Masten Space Systems has been testing variations of its "Xombie" sub-orbital rocket out in the deserts of California for several years now, but the company and NASA just announced a new milestone: a test at the end of March saw the Xombie rise 1,626 feet into the air during an 80-second flight. According to NASA, that's the highest altitude and distance the Xombie rocket has achieved thus far. The milestone goes beyond just height, however: the flight was controlled by a developmental navigation system and was designed to simulate landing on another celestial body such as the moon or Mars. Furthermore, the flight path and trajectory was meant to mimic the speed and angle of a planetary landing.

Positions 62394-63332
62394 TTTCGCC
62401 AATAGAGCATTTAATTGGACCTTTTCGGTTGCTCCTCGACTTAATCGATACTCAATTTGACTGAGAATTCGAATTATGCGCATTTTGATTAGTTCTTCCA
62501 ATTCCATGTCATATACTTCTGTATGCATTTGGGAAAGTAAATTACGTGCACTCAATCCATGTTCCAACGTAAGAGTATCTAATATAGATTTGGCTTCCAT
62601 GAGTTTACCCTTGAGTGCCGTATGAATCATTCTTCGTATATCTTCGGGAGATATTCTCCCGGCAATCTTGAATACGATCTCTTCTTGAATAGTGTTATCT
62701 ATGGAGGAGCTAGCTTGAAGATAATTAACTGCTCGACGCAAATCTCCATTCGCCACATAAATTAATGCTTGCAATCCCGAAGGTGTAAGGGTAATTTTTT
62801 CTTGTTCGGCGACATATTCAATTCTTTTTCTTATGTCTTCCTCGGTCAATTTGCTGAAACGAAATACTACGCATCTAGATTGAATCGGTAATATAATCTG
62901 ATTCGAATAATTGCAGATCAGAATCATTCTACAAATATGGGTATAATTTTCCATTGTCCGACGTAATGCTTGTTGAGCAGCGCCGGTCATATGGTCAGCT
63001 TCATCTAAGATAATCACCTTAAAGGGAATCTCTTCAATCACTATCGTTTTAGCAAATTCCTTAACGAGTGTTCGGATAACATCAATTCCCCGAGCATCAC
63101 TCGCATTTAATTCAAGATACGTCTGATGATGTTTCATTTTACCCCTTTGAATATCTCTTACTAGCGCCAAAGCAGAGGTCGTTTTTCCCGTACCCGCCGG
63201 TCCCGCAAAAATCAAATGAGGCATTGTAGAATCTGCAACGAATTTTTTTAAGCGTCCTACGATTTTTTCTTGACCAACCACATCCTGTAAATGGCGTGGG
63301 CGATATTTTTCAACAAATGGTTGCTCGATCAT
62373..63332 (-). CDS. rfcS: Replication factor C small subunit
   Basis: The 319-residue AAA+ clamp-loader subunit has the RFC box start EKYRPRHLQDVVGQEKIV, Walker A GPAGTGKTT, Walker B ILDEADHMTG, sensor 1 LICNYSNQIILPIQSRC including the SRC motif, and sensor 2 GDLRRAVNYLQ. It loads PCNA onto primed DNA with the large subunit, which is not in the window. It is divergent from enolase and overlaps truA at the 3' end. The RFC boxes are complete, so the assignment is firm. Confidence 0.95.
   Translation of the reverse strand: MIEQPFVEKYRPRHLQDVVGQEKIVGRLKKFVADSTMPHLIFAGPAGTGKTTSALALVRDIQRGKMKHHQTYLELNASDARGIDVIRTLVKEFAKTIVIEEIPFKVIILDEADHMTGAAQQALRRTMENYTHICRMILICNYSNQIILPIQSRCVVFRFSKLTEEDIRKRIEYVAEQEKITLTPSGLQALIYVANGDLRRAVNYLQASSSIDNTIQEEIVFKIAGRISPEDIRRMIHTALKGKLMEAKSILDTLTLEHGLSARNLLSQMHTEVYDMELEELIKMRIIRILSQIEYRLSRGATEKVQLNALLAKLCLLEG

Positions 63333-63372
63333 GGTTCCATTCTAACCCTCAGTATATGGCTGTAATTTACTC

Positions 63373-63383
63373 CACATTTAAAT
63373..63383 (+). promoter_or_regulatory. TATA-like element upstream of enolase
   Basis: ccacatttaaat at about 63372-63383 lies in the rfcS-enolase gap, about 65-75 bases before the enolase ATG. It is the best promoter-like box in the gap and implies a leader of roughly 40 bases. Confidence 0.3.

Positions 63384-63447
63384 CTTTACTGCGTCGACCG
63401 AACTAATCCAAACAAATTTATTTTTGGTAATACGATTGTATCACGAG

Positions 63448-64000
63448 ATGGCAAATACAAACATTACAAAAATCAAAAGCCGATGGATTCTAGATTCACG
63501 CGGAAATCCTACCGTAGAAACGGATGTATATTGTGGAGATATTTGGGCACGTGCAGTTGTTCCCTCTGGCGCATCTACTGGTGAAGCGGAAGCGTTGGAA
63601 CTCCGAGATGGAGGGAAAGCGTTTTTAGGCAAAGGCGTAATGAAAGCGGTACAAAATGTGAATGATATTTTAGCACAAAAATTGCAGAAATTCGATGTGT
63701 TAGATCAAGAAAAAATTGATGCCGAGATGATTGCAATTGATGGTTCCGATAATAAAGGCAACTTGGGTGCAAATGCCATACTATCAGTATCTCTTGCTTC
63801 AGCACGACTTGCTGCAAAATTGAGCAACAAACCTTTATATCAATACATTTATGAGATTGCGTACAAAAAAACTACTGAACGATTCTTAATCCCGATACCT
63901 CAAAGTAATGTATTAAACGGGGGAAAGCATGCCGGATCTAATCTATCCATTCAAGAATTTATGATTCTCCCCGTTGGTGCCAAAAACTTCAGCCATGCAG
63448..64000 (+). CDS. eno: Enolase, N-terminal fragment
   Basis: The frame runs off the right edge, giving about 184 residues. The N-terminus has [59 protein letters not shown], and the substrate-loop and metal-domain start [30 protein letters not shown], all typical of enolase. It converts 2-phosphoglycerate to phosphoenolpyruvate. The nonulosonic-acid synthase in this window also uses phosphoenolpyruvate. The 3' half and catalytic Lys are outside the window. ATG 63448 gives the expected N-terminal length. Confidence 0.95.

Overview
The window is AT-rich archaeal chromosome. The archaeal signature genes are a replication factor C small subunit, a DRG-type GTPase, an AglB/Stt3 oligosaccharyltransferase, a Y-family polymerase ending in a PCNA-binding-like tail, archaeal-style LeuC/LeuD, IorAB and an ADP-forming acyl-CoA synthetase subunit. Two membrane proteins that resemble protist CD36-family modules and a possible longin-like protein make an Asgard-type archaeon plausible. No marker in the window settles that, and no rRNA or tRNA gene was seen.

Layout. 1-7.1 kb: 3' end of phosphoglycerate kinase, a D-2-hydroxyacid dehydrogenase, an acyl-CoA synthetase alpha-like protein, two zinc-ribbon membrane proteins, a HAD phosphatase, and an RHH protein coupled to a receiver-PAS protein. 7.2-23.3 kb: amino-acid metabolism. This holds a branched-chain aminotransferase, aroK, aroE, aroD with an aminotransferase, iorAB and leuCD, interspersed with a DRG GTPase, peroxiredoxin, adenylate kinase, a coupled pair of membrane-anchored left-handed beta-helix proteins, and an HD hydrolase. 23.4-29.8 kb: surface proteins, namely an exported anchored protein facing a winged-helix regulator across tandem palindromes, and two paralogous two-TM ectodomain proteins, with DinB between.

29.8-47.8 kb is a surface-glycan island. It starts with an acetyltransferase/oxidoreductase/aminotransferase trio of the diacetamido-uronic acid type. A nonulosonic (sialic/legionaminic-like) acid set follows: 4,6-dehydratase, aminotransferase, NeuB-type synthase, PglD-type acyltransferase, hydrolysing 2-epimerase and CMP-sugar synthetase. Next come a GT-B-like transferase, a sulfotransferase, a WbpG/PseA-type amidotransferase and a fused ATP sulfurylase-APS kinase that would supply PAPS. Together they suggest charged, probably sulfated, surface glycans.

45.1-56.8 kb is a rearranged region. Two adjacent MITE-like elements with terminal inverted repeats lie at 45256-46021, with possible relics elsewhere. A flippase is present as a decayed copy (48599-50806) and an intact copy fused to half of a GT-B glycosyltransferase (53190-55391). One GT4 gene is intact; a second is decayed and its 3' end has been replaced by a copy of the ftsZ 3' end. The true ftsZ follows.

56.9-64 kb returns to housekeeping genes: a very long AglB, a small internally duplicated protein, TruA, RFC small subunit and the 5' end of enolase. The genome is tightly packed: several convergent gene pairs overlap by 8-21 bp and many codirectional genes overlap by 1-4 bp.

Masten has been letting other researchers test their equipment during its rocket flights, but now NASA is using it to try out prototype landing instruments and other technology that may play a role in future missions to the moon or Mars. "Two hundred meters above the Martian or lunar surface is not the place you want to be using an innovative new sensor or landing algorithm for the first time," said Christopher Baker of the Flight Opportunities Program at NASA's Dryden Flight Research Center at Edwards Air Force Base. "We are working to create an environment that provides opportunities to test these systems a little closer to home." Masten is hardly the only company working on such a rocket — in late December, the SpaceX Grasshopper successfully hovered at the more modest height of about 12 stories.